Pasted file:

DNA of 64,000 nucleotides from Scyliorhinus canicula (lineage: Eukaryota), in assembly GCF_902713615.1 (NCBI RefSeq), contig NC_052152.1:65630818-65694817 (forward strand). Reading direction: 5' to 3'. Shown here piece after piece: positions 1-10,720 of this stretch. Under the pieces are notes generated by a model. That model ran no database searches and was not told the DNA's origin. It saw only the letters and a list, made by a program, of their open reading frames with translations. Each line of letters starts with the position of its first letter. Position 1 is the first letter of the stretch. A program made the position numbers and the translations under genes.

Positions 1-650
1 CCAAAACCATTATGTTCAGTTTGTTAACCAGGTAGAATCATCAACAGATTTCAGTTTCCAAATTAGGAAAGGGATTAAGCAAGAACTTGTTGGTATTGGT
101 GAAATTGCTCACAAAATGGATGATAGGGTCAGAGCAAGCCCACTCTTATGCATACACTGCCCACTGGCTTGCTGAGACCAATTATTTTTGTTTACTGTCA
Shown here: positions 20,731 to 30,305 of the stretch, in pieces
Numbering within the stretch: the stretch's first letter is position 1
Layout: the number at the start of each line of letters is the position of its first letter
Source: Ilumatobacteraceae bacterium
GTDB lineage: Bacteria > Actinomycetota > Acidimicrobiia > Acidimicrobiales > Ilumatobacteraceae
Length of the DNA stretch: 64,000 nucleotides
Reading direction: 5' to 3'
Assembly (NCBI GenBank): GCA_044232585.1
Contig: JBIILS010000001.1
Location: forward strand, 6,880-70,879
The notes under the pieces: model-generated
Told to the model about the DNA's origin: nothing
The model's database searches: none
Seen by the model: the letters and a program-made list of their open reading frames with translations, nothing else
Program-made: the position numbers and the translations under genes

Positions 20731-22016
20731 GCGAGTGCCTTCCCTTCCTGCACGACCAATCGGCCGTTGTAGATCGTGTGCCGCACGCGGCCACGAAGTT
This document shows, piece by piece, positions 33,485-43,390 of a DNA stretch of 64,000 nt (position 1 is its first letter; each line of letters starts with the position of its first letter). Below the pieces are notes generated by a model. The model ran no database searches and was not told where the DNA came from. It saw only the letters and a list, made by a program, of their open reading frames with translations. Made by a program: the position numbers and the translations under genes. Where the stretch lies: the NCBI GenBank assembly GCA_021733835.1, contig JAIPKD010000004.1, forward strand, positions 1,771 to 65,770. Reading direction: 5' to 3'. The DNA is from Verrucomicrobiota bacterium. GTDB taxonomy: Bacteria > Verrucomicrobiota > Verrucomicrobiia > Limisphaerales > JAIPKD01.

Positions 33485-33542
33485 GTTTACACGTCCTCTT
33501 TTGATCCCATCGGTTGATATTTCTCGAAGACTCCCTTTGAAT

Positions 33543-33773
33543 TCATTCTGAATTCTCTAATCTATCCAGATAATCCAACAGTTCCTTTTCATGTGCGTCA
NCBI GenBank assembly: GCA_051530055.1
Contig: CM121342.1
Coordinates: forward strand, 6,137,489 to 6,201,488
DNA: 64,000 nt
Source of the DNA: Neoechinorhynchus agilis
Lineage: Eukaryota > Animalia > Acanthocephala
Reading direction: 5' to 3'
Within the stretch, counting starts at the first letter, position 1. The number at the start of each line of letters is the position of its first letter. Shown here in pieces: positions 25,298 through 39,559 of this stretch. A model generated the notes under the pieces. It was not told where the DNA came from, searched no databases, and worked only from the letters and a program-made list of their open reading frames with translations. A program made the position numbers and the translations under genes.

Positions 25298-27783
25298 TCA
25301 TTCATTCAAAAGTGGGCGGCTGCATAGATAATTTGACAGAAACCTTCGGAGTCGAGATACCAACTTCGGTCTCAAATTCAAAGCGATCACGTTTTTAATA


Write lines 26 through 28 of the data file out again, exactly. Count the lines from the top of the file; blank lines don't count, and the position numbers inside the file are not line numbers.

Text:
Positions 33543-33773
33543 TCATTCTGAATTCTCTAATCTATCCAGATAATCCAACAGTTCCTTTTCATGTGCGTCA
NCBI GenBank assembly: GCA_051530055.1